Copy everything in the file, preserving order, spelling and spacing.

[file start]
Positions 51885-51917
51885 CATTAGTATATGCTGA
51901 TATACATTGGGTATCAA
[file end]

Positions 51885-51917
51885 CATTAGTATATGCTGA
51901 TATACATTGGGTATCAA